OCAW members, Marion Peck and Jim Ferrel, while living out of a camp trailer, started traveling around picketing the bulk plant and gas stations at random. This caused huge traffic problems, enough so that the local sheriff was called and both were arrested. Before they even got to cop shop, OCAW’s attorney John Burns had their bail posted. The Sheriff’s comment was, ‘You guy’s must know somebody pretty important,’ ‘I’ve never seen bail posted before even getting to the station!' Later, the judge who was to hear the case, postponed it. He said he wasn’t a ‘labor’ judge and needed to study up on it. The charges were then dropped after the strike was settled.
Shell and Texaco called John Boynton, the county sheriff, at every opportunity, even if the matter was trivial. Because he mostly wanted to stay out of it, his response was usually less than enthusiastic, which angered the companies. Eventually the companies thought they had enough evidence and incidences to seek an injunction in court against the union. Shell Oil presented their case first. They complained about the union’s picket line behavior and then complained extensively about Sheriff Boynton’s unwillingness to help them. After listening to the arguments from both sides, the Judge ordered that a ‘principle picketer’ from each party had to be in attendance at the line from 6:00 a.m. to midnight, daily, to help hold down all the extracurricular activity. He then defined ‘principle picketer’ as Shell’s Plant Manager R. C. Barton, or the head of Shell’s Employee Relations department R.J. Devolio or Jess Ford, Shell's ER Supervisor. And for the union it was defined as the International Representative Tom Burkholder or the Financial Secretary Ed Eliason Sr. or Shell Chair Ken Tiscornia. Each party could name one alternate. Shell Oil was shocked! And the union was shocked! Texaco management decided to drop their case and stated they would try and work things out with the union. (Texaco Plant Manager Pa Creel wasn’t interested in picketing in subfreezing weather).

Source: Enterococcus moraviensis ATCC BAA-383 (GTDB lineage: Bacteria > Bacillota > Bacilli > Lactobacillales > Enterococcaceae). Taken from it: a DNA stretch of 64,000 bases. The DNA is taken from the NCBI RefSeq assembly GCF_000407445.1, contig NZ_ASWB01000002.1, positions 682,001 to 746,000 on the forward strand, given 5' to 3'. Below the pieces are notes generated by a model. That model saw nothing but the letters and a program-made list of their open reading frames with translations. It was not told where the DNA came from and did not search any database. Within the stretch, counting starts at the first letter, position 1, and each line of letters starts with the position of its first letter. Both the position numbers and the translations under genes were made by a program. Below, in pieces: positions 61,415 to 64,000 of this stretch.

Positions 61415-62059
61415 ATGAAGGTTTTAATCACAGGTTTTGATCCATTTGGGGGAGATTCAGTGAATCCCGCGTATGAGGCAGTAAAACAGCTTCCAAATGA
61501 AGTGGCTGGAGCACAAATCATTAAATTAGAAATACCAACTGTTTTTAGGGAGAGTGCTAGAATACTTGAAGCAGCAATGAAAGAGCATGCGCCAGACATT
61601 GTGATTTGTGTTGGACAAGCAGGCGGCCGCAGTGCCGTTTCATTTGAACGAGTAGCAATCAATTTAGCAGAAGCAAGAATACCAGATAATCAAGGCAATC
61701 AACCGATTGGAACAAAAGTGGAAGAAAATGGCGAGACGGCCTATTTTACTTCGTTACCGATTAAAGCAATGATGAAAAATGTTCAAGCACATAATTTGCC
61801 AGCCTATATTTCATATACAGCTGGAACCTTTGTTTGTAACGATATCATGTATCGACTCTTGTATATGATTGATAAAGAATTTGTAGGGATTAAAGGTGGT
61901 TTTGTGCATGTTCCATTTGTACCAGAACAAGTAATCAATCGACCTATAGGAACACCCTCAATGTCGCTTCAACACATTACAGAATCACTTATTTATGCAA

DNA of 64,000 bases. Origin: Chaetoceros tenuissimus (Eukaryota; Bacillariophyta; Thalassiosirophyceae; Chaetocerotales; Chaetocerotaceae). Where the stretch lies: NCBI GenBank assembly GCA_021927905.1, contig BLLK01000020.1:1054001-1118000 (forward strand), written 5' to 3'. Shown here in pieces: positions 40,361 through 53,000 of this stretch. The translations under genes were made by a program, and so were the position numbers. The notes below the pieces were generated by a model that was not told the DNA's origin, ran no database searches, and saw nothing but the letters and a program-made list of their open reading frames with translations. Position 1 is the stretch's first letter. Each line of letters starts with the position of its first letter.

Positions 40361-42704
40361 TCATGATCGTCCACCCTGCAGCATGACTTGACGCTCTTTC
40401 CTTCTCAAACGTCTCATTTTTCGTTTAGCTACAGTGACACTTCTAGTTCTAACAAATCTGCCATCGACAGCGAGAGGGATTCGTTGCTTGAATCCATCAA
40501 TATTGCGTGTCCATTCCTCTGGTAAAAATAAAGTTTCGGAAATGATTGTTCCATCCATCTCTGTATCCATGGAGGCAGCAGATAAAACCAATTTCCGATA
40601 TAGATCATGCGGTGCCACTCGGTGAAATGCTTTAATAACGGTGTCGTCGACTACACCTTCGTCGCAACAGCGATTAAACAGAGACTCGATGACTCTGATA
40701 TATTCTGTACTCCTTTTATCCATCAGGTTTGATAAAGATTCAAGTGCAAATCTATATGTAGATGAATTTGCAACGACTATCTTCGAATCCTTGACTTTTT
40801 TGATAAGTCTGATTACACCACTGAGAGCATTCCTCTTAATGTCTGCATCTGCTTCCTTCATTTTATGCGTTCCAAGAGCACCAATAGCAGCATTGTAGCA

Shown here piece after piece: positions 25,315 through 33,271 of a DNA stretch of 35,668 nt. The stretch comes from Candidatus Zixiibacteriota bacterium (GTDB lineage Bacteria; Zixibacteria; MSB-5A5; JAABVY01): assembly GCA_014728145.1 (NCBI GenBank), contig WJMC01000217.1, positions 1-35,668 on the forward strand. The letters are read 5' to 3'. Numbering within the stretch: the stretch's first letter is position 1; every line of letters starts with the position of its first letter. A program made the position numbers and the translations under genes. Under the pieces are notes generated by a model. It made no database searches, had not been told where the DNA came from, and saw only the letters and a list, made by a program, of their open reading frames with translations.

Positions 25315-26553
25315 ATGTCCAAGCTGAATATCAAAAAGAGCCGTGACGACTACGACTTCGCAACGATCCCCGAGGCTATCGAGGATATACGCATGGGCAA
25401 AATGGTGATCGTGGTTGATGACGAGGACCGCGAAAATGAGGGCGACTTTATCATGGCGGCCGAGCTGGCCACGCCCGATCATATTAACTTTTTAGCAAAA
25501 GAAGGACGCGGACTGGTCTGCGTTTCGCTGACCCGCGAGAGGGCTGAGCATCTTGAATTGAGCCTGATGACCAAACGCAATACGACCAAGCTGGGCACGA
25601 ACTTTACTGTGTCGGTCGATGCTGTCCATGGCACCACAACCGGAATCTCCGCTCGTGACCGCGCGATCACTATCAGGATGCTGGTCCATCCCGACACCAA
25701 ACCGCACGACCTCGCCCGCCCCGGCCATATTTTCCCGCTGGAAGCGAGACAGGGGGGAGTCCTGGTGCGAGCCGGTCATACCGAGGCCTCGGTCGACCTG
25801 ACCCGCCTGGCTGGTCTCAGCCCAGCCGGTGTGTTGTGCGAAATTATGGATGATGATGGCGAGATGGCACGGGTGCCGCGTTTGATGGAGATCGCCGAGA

In the middle of February, Texaco offered the ‘Unocal package’.
The offer was accepted and the Texaco unit went back to work while the Shell group remained out.